Words by Anthony Sawrey, with permission of The Local
Research by Clunes Museum
On November 27, 2021 a plaque was unveiled at Collins Place, Clunes, honouring the memory of Francis Joseph Collins, Shire Councillor, inaugural Clunes Tourist Development Association president and prominent local businessman in the decades after WW11.
One of four children, he was born at Ballarat in 1913 and grew up a big man with a shock of red hair, nicknamed Meggsie after the Ginger Meggs comic. A keen sportsman, Frank, as he was known, played in the Ballarat Football League for Golden Point Football Club (also known as the Rice Eaters) and by 1939 was the club president.
Clunes native and well known Geelong Cats player Bob Davis mentions him in Woofa, the book on his playing career: “One of the most influential ‘Rice Eaters’ was Frank ‘Meggsie’ Collins, a local footballer who taught all the kids special football and training skills. And when I was coach of Geelong, I adopted many of his techniques.”
At the end of the 1930’s Frank decided to move to Sydney. Unable to take part in military service due to poor eyesight, he qualified as a chemical engineer and remained in NSW until 1949 when he returned to Victoria to take over running the National Hotel in Clunes.
“I came here and thought I would stay a few years, that was in 1949,” he said in an interview in 1986.
In the same year he purchased the Swan Freezing Company which sat on the site known today as Collins Place. Formerly serving as a Salvation Army hall, knitting mill and Clunes Auction Market, the large weatherboard shed was converted a freezing works and commenced operations in 1948, purchasing rabbits from local trappers as well as supplying ice to businesses and homes.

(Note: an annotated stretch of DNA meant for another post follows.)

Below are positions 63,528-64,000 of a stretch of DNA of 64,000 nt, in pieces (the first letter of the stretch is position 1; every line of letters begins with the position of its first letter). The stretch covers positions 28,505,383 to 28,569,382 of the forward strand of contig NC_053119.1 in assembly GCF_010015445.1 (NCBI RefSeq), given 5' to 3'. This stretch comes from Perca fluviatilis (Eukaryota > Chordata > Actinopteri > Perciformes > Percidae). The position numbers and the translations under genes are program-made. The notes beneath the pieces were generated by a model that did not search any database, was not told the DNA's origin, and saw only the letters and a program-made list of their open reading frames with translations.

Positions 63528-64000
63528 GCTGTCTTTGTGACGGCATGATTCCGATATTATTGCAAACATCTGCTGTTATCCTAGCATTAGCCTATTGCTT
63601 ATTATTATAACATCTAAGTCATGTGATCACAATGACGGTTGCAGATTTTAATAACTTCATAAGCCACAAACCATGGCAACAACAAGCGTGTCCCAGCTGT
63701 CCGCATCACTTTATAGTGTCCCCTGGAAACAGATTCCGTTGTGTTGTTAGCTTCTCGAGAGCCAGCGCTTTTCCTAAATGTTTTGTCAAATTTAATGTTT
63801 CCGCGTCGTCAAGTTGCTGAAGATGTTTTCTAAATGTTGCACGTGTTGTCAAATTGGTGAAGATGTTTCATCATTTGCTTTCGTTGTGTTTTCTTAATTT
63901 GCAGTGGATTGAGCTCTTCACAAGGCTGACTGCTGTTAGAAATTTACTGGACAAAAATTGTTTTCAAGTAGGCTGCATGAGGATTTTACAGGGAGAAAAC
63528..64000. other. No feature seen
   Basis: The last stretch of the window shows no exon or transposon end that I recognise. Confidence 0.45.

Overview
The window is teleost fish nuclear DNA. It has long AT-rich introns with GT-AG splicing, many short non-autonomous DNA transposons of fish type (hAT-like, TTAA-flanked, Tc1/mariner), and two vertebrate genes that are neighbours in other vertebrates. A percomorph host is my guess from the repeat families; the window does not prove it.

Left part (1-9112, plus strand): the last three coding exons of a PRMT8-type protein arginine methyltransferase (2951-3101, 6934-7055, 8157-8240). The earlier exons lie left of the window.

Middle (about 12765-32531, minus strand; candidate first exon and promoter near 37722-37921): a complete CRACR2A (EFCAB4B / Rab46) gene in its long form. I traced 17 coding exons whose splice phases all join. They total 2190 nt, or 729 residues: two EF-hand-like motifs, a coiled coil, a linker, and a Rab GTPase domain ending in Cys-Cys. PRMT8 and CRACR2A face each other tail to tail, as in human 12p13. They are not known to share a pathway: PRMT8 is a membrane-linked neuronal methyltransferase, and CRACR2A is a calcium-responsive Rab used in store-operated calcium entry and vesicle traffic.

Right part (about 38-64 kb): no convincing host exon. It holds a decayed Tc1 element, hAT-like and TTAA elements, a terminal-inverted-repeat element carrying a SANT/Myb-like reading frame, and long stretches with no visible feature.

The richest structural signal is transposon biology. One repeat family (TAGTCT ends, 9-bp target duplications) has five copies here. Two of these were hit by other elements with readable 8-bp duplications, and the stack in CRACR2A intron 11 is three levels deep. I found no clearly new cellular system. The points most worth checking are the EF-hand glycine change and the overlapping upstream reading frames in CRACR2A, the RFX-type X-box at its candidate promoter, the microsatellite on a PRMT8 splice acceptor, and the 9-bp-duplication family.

Today most people tend to think of ‘rabbiting’ as something the rural poor did as a desperate measure to keep food on the table during hard times. But nothing could be further from the truth.
The reality was Australians were estimated to have consumed 27 million rabbits a year during the 1940s alone. Around places like Clunes where the creatures were in plague proportions, trappers could earn over 20 pounds a week when the average wage in 1950 was six pounds per week. Frank continued in the rabbit buying and ice making business until the 1960s, but as chicken gradually replaces rabbit on household tables, he decided to close the factory in 1969.
But the rabbit freezing business was only a small aspect of this man’s contribution to the local community. He was involved in the setting up of the Clunes Swimming Pool, and was a member of both the cricket club and the Clues Magpies Football Club. He coached there from 1949 to 50 and was also President twice in 58-61 and 66-69, a period when the team was very strong, making the Clunes Football League grand final 13 times for five premierships.
His daughter Cathryn, one of five children, also recalls that Frank was known as Father O’Collins for the popular barrel he used to run on Sunday mornings to raise money for the Clunes footy and cricket clubs.
In 1967 he joined the newly formed Shire Council of Talbot and Clunes, serving until 1985. A tireless advocate for the advancement of Clunes, he was also instrumental in forming the Clunes Tourist Development Association and was its first President.
But Collins Place, with its rose garden and lawns, is arguably Frank’s most significant contribution to the fabric of his beloved Clunes. The old freezing works were demolished in the 1970s with the site being given over to hockey and basketball for many years. But upon Frank’s retirement in 1985 he donated the land for the creation of today’s park which was completed in time to commemorate the Australian bi-centennial in 1988.